When you see a quick drop in leadership questions like this, the overall engagement score is likely to fall rapidly and substantially by 10% or more. While it can be hard to predict the leadership disasters that will trigger this kind of response, you can often see clues in text analytics. Looking at the extent that people are qualitatively forgiving can often provide clues as to whether a breaking point is on the horizon.

For scores to increase, people need to feel connected to the organization and that their leaders are strong. The question that can indicate that leadership perceptions and connection is falling is: “The leaders at [Company] have communicated a vision that motivates me.” – a statement that assesses the ability of leadership to communicate a vision that resonates with people.

We often see a positive connection when a new leader comes in, and they can quickly and effectively communicate their vision. Confidence rises when people feel connected to the vision and aligned with the organization's direction, and employees begin to believe they're on a winning team. This is one of the fastest ways companies can boost their engagement scores.

Leadership has a significant impact on overall engagement in any organization. If perceptions are negative, it can be sudden and drastic, and it can take time to turn around. By focusing on leading indicators in your employee feedback data, you can identify potential problems and transform how your people perceive leadership.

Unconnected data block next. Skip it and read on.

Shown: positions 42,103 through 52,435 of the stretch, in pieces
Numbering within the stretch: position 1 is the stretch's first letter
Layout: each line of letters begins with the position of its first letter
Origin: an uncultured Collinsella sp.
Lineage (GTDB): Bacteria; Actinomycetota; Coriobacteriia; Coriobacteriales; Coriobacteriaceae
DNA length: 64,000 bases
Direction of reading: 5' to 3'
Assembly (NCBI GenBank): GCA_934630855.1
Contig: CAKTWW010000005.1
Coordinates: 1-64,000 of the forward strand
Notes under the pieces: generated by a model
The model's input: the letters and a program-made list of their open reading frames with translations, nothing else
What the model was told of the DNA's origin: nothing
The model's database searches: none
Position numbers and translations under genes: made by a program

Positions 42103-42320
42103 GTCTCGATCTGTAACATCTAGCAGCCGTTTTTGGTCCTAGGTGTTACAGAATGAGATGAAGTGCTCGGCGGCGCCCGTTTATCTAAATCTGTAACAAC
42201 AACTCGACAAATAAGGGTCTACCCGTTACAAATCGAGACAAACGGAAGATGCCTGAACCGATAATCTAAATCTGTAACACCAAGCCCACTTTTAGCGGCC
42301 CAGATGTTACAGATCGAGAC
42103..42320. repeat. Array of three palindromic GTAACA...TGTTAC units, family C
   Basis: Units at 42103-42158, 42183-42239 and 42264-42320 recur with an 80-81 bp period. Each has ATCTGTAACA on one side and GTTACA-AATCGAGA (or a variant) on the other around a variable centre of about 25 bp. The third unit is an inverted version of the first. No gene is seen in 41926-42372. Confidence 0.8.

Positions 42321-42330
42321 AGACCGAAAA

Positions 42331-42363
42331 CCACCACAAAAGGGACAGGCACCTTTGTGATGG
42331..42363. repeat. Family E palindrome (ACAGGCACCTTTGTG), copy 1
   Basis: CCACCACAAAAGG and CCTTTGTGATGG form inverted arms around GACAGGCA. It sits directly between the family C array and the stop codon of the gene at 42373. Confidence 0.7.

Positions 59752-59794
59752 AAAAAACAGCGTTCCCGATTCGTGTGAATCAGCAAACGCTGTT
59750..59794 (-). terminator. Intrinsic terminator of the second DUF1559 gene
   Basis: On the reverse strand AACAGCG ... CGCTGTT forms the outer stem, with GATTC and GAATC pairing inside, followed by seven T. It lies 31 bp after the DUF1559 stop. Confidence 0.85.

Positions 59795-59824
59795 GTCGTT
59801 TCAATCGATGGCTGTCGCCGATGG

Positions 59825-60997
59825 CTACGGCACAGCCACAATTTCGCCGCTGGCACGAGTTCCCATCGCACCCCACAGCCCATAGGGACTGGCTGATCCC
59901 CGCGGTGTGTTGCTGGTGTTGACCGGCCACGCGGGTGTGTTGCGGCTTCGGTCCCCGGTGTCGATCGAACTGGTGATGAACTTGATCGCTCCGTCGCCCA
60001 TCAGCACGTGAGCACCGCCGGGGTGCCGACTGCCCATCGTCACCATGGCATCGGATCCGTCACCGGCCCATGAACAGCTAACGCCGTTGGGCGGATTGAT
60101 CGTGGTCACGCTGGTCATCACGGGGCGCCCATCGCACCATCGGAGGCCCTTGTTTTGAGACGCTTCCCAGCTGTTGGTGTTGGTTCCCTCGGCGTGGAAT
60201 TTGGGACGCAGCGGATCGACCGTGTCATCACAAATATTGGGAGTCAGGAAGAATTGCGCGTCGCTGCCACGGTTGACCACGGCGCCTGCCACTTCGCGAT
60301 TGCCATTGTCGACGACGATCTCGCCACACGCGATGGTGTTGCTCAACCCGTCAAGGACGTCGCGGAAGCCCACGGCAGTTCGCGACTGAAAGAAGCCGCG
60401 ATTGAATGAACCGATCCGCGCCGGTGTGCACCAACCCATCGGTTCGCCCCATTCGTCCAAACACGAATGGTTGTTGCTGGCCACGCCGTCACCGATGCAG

The top five things associated with strong leadership

We know that good leadership is associated with higher levels of engagement, less churn, and higher Glassdoor ratings. However, what are the specific things that good leadership is associated with inside an organization?

To understand this, we analyzed data from over 200,000 people who rated leadership and their feelings about other workplace factors. From this, we could determine the top five things linked to good leadership.

When employees feel positively about leadership, they are also more likely to...

  1. Recommend their company as a great place to work
  2. Believe they can make a positive difference
  3. Go above and beyond for their company
  4. Feel there is open and honest two-way communication
  5. Believe that the right people are rewarded and recognized

You can't manage what you can't measure

One thing is clear: the best way to know how well leadership is doing at your company is to ask your employees how they're feeling. If your company isn't already holding employee engagement surveys, now is a good time to start. With an employee experience platform like Culture Amp, you can access 30+ survey templates with science-backed questions to help you understand how your people feel about engagement, inclusion, and more. Plus, our benchmarks make it easy for you to make sense of your company's progress and how your scores stack up with other companies in your space.